Told them they were accountable for discussing these areas with each talent before hiring
And that the panel of three was responsible for getting the talent up to speed
There was more to the program but by working these main points we successfully completed the project. Because we had a program and plan to work with the talent to get them up to speed, we attracted and hired some of the top Account Executives who have worked for Dell. (By the way, I don’t imagine any of them are working now as they made millions of dollars through sales payouts and stock options.)
The program, managed properly with the right expectations, works.
A New Idea?
Absolutely not. However, the process of seeking and executing a solution may be new, as we approach solution seeking differently. In the past, we dealt with real world real relationship scenarios. We did not immediately consider searching the web, using job boards to build talent flow, or relying on private company web pages or social networks to attract talent. These are all worthwhile endeavors.
But reviewing successful talent programs from the past is worth remembering, and maybe worth pursuing – again.
For instance, in the early days of IBM’s involvement in computers, programmers en masse didn’t exist. And there was no Internet to source, test and train prospective talent. What did IBM do? Well IBM considered the skills they needed, talent who could easily understand something akin to a binary language, who were creative and could sit at a keyboard for long periods of time.
Guess what? Music majors who had been trained in composition (especially trained pianists) fit the bill. The program worked! Is there a community of Liberal Arts majors ready to do technical work instead of service industry positions today? Is your company willing to find out? How can we assess and train them? Today we have the Internet, and I am sure a number of companies have programs like this in place. Why not all, or at least more?
In the 1980’s Ross Perot, Founder of EDS needed top notch sales account managers. And he didn’t have time to waste weeding out those who could execute successfulagainst those who couldn’t. So he implemented a tough front end filter (today that would be a blue suit, red tie and no tatts), and created an intense 3 year training program that he valued at $9K. If you were chosen for the training program and failed at any point during the three years, you had to pay the prorated portion of the $9K back to EDS. Not sure that would work today, but with an army of well trained enterprise consultative sales account executives, Ross was able to build a multi Billion dollar company.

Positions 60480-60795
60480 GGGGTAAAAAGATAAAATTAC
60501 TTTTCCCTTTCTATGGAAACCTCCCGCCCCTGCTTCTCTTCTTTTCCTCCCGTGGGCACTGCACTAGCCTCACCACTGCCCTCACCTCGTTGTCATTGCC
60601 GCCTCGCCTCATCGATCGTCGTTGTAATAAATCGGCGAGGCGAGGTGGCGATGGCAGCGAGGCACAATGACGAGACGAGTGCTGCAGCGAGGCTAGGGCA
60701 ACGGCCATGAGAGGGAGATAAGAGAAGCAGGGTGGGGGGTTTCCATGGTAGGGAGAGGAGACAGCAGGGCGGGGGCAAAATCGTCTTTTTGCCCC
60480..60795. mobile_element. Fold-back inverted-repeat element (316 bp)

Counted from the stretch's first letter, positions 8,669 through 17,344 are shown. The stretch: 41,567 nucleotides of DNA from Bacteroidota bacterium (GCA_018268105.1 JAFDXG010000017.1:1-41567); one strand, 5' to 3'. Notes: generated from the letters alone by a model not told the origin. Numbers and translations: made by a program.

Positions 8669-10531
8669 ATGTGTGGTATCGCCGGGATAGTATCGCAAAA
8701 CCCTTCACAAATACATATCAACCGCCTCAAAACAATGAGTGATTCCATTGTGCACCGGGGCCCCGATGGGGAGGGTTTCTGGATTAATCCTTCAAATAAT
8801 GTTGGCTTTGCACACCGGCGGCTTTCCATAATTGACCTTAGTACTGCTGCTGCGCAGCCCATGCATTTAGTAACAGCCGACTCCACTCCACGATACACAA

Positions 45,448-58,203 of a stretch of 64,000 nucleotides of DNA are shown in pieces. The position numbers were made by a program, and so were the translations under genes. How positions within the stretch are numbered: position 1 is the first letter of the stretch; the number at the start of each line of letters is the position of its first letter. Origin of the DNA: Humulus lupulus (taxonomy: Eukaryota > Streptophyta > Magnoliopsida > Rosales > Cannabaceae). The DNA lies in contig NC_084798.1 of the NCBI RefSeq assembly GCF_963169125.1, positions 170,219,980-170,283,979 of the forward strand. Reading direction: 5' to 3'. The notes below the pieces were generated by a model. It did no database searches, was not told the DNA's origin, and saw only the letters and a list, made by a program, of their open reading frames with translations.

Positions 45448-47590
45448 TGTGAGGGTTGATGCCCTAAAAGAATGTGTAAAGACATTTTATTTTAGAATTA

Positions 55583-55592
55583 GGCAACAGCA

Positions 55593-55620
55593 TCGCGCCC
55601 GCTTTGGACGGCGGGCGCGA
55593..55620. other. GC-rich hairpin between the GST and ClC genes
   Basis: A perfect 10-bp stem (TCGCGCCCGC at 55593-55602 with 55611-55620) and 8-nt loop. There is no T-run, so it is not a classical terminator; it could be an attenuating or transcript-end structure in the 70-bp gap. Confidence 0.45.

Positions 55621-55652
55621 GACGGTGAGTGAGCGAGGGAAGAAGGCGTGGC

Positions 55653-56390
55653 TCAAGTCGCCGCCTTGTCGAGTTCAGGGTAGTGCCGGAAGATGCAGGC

Training programs for the masses appear to be long gone. But access to assessment and training for individuals, in areas vital to make them productive, is easily accomplished on the web. Just do a Google search and get started.
Why is it important today?
We have an abundance of positions to fill around the country that require specific skills. We have a very high unemployment rate and abundance of people without the right skills. What do we do? How do we align this mismatch to execute and accomplish business and personal life goals?
If we spend time and dollars working and waiting until we hire the perfect talent, we lose. We may rely on corporate training programs, but can we really? If we need talent today, we must move quickly – there is simply no time to lose!
So instead of training in groups, why not hire great talent with high Emotional Quotient, with interesting experiences and desires, who understand and appreciate a company spending the time and effort to take them to the next level?
There are all types of positions that need to be filled and all types of people willing to work. If we consider the base attributes we seek, and work to train talent in the areas they need help, we get great talent faster.
One more thing. Do something great for someone, and they may be more loyal next time the recruiter calls attempting to take your best talent. Work to advance their knowledge base and career, and there is a better chance they will stick with you through thick and thin.
The value of attracting and training great talent really pays off as you retain them. Be open, honest, and give people skills to advance their career, and retention will increase. Be prepared however, to continue paying for that value equal to the market. Or else some company will figure out the economics, and will recruit and pay more, a lot more.
This cycle and scenario has happened before and will happen again. At this time, in this talent market, it makes sense to revisit hiring great talent with a clear understanding and program in place to overcome their deficiencies. What else are you going to do?